Category Location Job title
Practitioner Romania Marketing Coordinator

Functional Areas Industry Industry sub-categories
Marketing & Communications
Professional Services Business Consulting

1. Explain performance management by using a metaphor, comparing it to something in everyday life or an abstract concept:
Performance Management is analogous to driving in the sense that you can’t get in the car and wait the car to drive you to the destination. You have to ensure that it has enough fuel, papers, you have paid all your taxes, you have money for a possible fine.. Then you have to run up the engine and begin your journey. You fix a part of criteria before the journey and the other part during the journey. Perhaps on your way you think of cutting corners. In the end, you rate your fuel consumption, the time you get to the destination or if you have any damage.
2. 2010 was the international year of biodiversity. What living organism best represents the term performance?
I don’t have in mind any species in particular, but animal biodiversity seems to me to represent the term „performance” – animals that live together and „communicate”.
3. What would you recommend as best practice in performance management?
• Know your organization and its maturity level;
• Set specific objectives, meaningful objectives for the business;
• Develop a clear picture of what can contribute to performance;
• Attend some courses / training to support your efforts in implementing performance management systems;
• Periodical evaluation / analysis (it helps to improve performance);
• Identify new opportunities;
• Monitor;
• Look for best practices (something like „how do they do it?”);
• Include developing plans for future;
• Look for feedback from employees.
4. What aspects of performance management should be explored more through research?
An aspect that should be explored through research could be the changes determined by performance management and key roles during these changes.
5. Share a short story about the use of performance management concepts in practice (experienced, witnessed or read by you).
I read a (fictional?) story a long time ago about the performance management approaches of two beekeepers.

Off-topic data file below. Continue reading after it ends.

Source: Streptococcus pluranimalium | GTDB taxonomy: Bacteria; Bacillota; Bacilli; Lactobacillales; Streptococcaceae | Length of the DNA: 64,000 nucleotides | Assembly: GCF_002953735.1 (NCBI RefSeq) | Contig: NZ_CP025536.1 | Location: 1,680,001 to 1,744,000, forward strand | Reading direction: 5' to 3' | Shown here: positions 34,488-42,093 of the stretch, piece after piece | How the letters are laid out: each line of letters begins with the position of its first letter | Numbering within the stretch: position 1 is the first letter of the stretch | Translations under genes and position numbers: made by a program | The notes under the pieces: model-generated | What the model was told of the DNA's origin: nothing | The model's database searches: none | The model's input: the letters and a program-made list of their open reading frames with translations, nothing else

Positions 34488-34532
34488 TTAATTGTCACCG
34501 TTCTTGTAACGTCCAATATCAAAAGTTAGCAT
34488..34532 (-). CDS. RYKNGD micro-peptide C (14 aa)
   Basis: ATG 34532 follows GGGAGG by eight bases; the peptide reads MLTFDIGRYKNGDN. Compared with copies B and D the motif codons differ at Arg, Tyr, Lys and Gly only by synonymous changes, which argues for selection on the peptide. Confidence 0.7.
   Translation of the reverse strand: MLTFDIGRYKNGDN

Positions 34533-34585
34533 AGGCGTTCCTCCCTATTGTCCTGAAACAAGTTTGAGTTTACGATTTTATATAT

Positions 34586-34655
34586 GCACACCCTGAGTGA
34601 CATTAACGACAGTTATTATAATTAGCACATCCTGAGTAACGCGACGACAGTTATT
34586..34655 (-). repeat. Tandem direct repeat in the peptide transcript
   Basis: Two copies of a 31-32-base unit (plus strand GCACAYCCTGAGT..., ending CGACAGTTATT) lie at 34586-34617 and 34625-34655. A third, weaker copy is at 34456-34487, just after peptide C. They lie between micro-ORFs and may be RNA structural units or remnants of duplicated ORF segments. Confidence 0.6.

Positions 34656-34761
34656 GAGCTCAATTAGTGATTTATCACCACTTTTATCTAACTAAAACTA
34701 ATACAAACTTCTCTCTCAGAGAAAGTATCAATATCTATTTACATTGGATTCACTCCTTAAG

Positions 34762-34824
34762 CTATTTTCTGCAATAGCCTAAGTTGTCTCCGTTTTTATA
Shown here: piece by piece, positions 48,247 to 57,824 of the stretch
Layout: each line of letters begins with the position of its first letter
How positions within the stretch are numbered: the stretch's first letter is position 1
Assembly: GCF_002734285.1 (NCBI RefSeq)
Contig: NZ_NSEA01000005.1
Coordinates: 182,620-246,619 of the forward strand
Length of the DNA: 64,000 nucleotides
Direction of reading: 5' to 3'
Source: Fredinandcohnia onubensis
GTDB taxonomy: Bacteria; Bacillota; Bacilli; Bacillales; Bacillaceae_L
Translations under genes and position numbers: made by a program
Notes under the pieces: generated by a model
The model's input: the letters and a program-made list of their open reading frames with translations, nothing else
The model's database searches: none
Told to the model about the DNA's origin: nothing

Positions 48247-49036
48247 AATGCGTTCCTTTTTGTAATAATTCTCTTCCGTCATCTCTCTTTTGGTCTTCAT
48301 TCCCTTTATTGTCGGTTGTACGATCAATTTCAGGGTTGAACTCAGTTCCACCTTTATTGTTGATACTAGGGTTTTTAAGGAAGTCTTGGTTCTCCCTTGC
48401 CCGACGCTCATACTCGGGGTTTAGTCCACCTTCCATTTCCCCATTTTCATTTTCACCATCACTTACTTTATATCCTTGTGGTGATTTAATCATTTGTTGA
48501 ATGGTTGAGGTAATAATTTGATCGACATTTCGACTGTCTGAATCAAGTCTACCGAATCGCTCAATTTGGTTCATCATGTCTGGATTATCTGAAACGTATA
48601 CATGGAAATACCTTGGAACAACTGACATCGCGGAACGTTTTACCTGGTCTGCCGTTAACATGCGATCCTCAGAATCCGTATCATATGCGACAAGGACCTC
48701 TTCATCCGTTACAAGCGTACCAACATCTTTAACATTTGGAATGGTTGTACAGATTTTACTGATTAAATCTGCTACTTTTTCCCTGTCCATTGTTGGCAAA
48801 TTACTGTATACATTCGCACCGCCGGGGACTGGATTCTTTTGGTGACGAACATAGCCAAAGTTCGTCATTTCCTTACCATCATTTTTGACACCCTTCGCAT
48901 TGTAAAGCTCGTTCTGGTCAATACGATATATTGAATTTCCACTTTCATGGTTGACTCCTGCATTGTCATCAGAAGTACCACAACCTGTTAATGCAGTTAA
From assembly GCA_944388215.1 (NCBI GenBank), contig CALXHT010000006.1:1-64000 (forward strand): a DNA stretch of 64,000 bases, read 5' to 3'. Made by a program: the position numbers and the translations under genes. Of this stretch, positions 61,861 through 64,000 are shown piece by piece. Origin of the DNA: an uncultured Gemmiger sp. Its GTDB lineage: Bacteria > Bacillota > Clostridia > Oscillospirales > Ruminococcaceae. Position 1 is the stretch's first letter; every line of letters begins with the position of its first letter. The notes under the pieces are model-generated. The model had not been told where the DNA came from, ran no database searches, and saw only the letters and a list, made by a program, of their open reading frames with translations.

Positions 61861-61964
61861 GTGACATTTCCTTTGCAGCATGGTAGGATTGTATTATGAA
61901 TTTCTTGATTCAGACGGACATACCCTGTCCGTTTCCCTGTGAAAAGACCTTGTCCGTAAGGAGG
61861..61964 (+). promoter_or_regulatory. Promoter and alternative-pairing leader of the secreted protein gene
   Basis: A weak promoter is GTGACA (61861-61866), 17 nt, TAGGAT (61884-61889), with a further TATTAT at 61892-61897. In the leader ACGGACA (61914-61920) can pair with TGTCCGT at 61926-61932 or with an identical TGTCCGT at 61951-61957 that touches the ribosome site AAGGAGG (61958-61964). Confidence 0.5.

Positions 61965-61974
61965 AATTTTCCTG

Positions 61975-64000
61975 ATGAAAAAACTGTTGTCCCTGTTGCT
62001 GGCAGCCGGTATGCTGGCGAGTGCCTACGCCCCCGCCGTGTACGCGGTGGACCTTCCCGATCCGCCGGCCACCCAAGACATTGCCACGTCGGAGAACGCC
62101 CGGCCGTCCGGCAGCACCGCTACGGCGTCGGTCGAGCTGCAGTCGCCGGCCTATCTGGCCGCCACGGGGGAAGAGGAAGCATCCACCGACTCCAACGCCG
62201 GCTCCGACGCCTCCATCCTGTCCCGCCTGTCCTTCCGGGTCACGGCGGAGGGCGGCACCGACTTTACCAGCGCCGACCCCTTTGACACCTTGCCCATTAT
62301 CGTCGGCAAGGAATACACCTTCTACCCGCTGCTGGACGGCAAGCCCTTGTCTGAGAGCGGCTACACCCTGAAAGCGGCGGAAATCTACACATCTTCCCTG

The story presented two beekeepers, workers at a company that produced honey. The company’s honey was very popular and delicious and customers wanted more honey. So, each beekeeper had to produce more high quality honey. The two beekeepers thought at some techniques to improve performance.

The 1st beekeeper established a bee performance management approach that measured the number of flowers visited by each bee. He created a measurement system to count the flowers each bee visited. Each bee received feedback about its individual performance. Unfortunately, the bees didn’t know the major objective they were working for. The bee with the greatest number of visited flowers was rewarded.

The 2nd beekeeper, as his colleague, established a bee performance management approach, but, firstly, he told to each bee the main objective: the hive had to produce more honey for the company. His measurement system was based, on one hand, the amount of nectar each bee got to the hive and, on the other hand, the amount of honey the hive produced. The 2nd beekeeper made a graphic with the performance of each bee and the performance of the hive. The result were known by each bee. Each bee was rewarded according to the hive’s production of honey.

At the end of the season, the bees from the 1st beekeeper’s hive increased the number of flowers visited, but not the amount of honey – the bees were focused on visiting as many flowers as they could visit and that affected the amount of nectar which was decreasing. As only top performers were rewarded with individual prizes, all the bees felt the competition, so the hive’s performance improvement was impossible.

The 2nd beekeeper had great results: focusing on the hive’s main objective – producing more honey, the bees worked together and focused on getting more nectar for more honey. Top performers helped poor performers to improve their activity. Each bee was rewarded. The bees were happy.

At the end of the story there was a moral concerning the design of the system which affected the behavior of the staff and the improvement which was generated by measuring and recognizing the accomplishments giving constant feedback.

Interest

What Performance Management question would you like to have answered?
• Is performance management related to employee empowerment?
• What affects performance information use?

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